Solid Signal, a niche retailer of specialty electronics gear, used its product knowledge and installation expertise to post $14.6 million in web sales for fiscal 2008, up by 104% from $7.15 million the year before.
Mark Brohan , Research Director
Solid Signal shoppers put the niche retailer of specialty electronics gear squarely on their radar screens in fiscal 2008. The web-only retailer reported $14.6 million in web sales for fiscal 2008, up by 104% from $ 7.15 million the year before.
Solid Signal has molded itself into the place to go for specialized audio and video equipment and advice, much like hardware stores of the recent past, Jerry Chapman, owner of the 7-year-old company, tells Internet Retailer. “We’re the experts,” he says. “Consumers can’t go to just any store to learn how to put up a 15-foot antenna. We can recommend techniques on the web or by phone and hold their hands while they do it. Our success-our secret sauce-is to give step-by-step instructions on the phone and on the web.”
SolidSignal.com’s products include TV antennas, satellite television and radio equipment, cable and wire, and installation tools, along with TVs, GPS devices and cell phone equipment. Consumers can get information from an online product and installation library with links to equipment manufacturers’ instructions and diagrams. Each product listing also features a tab linking shoppers to a form on which they can pose technical questions by e-mail. The company also understands that specialized shoppers need to return products often and so is positioned to receive as well as ship, Chapman says.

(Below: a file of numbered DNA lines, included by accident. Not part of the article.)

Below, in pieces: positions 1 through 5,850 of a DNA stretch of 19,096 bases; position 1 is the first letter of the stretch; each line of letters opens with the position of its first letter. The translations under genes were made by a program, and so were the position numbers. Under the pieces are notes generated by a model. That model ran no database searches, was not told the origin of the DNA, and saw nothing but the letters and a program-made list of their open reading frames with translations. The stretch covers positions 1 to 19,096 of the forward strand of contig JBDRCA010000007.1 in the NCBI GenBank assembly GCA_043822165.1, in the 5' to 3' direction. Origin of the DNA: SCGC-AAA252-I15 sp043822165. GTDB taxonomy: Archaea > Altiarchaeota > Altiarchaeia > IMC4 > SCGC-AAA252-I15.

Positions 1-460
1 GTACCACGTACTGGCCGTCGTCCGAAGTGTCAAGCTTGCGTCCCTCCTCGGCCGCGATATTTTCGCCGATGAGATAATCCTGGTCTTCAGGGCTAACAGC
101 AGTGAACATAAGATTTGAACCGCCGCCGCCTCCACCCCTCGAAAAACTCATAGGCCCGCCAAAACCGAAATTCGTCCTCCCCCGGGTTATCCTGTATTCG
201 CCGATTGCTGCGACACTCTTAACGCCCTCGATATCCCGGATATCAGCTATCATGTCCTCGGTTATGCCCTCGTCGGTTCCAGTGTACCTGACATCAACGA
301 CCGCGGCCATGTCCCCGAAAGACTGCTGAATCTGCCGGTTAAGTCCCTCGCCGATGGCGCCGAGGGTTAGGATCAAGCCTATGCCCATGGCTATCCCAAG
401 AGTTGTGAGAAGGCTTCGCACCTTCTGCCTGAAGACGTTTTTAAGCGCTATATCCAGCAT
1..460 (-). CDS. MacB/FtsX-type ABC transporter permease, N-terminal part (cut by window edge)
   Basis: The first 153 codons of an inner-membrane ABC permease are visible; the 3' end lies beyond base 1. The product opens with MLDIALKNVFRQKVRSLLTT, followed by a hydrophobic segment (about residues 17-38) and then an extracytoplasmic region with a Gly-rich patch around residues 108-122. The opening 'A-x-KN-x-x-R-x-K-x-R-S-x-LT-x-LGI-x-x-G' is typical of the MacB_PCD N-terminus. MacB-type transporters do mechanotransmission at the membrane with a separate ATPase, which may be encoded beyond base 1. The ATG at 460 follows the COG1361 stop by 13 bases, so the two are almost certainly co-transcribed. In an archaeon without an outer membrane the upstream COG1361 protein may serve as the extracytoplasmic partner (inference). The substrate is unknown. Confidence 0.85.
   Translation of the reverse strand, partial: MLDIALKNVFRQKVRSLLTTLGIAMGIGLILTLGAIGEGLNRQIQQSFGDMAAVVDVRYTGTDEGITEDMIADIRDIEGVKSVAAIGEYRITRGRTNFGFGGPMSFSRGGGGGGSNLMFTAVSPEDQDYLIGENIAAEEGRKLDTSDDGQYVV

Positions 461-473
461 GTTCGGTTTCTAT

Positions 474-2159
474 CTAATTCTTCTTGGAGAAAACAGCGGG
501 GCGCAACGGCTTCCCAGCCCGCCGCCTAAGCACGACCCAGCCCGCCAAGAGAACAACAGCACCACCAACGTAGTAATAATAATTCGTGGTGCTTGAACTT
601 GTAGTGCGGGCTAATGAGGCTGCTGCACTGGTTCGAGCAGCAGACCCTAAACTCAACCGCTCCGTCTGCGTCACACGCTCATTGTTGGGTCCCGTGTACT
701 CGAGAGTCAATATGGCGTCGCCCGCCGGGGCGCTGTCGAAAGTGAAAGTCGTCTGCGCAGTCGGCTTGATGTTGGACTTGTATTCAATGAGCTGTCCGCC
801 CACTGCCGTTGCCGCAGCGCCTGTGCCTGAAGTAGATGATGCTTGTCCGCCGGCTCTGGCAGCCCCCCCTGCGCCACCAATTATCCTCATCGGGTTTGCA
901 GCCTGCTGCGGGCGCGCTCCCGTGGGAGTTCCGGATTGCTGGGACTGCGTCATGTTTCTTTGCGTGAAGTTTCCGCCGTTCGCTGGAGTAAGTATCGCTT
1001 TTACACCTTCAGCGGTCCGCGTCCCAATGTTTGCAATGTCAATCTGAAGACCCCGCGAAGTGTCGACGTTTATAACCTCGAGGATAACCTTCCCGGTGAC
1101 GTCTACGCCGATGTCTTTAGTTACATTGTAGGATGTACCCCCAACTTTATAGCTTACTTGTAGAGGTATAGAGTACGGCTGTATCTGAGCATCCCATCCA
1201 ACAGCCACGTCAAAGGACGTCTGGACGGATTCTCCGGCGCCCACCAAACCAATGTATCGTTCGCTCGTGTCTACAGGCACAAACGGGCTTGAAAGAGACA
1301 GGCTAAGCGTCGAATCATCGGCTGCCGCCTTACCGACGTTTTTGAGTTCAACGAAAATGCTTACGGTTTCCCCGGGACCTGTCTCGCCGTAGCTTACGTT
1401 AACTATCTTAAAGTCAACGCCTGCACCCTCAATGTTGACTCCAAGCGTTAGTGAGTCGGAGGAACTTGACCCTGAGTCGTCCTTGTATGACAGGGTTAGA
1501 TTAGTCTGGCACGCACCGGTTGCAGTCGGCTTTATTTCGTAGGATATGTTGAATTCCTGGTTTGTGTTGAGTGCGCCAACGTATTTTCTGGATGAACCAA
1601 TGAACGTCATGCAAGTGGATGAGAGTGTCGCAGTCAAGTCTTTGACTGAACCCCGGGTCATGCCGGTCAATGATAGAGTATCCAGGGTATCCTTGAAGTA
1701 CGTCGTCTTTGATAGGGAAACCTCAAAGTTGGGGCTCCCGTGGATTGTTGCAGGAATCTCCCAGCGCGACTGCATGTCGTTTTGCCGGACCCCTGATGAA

Customers range from technologically adept consumers to professional communications gear installers. The company isn’t a head-to-head competitor for big boxes like Best Buy Co. Inc. or hardware chains like Ace Hardware, but it’s serving some of those companies’ customers. “We’re pulling bricks-and-mortar shoppers onto the Internet,” Chapman says.
While Solid Signal might swipe some business from the bigger electronics players, 60% or more of what it sells, shoppers can’t get elsewhere, Chapman says. And in some cases Solid Signal is just doing a better job of selling more readily available products, such as digital TV converter boxes. The boxes are needed to make the switch to high definition broadcasts for non-cable or satellite system users.
Solid Signal, No. 493 in the Internet Retailer Top 500 Guide, saw that market coming early in 2008, built up its inventory and sold about 100,000 converter boxes in the second half of 2008, Chapman says.
Even after the digital converter box business fades, Chapman is optimistic about 2009. The company plans a site redesign for this summer and has ventured into new product areas, including more mobile entertainment such as satellite TV and radio for recreational vehicles and boats.
Despite the lean economy, Chapman expects Solid Signal to log sales of $18 million-$20 million in 2009. “We help people feel the online purchase experience is as good as if they actually picked up and held the item in the store,” he says. “We’re product-driven.”